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What actually constitutes bullying?

While many people throw around the word "bullying," few have a clear understanding of what exactly entails. In short, it's any type of undesired, aggressive action taken by a child against another one. Any power imbalance between peers such as this may be deemed as bullying, especially if it's repeatedly enforced. Such treatment can leave a lasting impact on an individual's life.

A study conducted by the Bureau of Justice and the National Center for Educational Statistics in 2017 revealed that 20% all of all American students between the ages of 12 and 18 had experienced bullying. Another report published that same year by the Centers for Disease Control and Prevention showed that 19% of all students in grades 9-12 were bullied at school in the year before their survey was conducted.

According to the federal website, there are three primary types of bullying that individuals may engage in.

Physical bullying involves a person's private possessions or their self being hurt. Pushing, tripping, spitting, pinching, hitting and kicking are all considered to be examples of this. Anyone who has rude hand gestures used against them may have been physically bullied. Anyone who has their belongings broken or taken may be deemed to have been as well.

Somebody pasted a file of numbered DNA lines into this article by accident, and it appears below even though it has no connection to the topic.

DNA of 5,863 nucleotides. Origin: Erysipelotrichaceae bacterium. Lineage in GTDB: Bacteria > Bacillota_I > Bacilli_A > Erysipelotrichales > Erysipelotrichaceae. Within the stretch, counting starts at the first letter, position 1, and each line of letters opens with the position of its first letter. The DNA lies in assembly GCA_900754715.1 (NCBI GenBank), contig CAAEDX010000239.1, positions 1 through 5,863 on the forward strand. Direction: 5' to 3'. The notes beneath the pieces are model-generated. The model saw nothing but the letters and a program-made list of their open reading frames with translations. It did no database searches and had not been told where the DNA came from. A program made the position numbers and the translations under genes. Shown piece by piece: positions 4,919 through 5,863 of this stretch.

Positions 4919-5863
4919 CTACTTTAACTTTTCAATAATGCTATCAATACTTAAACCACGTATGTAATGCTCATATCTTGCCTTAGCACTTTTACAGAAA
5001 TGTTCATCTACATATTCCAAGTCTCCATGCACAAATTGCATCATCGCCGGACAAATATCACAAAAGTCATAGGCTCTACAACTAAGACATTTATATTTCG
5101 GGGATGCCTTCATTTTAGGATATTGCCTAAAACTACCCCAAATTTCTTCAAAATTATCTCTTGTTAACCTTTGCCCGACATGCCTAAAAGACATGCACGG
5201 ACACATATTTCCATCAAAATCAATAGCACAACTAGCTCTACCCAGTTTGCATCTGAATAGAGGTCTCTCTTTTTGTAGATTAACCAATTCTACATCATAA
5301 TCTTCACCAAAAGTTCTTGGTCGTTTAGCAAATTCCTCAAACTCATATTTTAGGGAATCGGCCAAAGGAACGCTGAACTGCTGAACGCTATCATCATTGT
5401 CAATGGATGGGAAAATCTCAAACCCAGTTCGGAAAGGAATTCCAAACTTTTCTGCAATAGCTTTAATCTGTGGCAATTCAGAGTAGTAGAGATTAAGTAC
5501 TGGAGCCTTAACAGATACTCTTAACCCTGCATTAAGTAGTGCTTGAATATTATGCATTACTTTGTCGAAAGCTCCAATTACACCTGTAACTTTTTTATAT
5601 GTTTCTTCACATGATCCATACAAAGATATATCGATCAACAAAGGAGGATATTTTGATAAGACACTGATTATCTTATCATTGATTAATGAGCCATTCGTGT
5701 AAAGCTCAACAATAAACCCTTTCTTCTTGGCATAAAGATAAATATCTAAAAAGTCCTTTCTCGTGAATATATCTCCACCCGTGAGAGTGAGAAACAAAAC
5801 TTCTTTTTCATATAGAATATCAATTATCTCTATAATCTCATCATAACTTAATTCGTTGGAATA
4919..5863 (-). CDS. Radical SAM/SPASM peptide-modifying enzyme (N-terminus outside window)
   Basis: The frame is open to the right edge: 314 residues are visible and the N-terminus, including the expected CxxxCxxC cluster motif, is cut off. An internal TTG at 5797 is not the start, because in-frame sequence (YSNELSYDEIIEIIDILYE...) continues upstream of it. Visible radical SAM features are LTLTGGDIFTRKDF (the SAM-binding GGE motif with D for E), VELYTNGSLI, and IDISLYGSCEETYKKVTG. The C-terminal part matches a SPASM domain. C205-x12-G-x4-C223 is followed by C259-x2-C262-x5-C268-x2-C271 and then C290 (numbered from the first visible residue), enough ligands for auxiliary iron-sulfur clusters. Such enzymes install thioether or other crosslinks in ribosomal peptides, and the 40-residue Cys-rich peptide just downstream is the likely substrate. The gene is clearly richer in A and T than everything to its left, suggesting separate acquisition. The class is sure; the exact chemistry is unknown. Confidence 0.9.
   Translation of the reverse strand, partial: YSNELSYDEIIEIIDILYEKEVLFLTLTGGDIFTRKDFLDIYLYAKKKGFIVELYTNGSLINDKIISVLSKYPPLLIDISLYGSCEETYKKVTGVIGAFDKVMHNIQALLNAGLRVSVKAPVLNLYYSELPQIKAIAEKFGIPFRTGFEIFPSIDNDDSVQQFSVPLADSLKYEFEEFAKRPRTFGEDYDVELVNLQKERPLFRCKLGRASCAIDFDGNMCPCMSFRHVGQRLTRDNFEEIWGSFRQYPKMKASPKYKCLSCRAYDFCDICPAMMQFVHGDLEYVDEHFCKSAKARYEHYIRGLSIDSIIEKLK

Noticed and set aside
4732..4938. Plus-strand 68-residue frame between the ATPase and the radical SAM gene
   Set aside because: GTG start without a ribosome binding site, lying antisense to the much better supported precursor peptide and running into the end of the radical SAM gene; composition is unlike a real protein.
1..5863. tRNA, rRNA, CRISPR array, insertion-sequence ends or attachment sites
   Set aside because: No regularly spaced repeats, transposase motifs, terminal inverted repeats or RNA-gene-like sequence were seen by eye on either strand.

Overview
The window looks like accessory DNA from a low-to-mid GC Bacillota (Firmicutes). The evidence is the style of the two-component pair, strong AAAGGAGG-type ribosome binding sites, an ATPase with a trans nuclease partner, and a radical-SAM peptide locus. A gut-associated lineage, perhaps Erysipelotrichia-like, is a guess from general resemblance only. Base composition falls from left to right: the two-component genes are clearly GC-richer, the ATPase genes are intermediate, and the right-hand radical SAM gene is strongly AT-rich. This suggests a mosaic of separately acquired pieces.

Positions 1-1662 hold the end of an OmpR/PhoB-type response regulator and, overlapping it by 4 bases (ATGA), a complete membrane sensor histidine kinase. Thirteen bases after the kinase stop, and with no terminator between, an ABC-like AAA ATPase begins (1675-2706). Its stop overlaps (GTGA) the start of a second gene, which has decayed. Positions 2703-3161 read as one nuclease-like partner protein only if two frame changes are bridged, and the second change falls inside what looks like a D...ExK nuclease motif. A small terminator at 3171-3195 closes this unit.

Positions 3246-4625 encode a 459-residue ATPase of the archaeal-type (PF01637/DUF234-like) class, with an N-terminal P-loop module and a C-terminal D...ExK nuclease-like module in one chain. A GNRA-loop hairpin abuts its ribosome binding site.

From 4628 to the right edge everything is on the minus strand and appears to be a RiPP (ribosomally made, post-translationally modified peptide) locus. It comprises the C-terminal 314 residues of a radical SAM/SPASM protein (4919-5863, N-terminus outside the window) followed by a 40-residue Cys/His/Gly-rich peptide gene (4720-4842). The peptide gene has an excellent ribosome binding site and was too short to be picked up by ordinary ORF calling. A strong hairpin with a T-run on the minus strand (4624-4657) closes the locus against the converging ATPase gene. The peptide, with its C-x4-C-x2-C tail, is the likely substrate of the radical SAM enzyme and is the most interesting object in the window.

Verbal bullying can take on many different forms. Name-calling, inappropriate sexual comments, taunting, teasing or threats of harm are all examples of this.

Social bullying is another concern as it can affect a child's relationships and reputation. Anyone who tells someone else who to be friends with or purposely excludes someone else from an activity may have engaged in social bullying. Anyone who embarrasses another person in public or spreads rumors may be deemed to have done this as well.

Bullying of any type can happen on the playground, during class, at lunch, after school and virtually any other time during the school year. It can affect a child's development and their academic performance and in many other aspects of their lives. You must protect your child now!

A child injury attorney can tell you about a Waco school's responsibility to stop any bullying that they witness. They can also advise you of your rights to sue them if they failed to take the necessary steps that are required of them here in Texas to put an end to such ill-treatment of your child.

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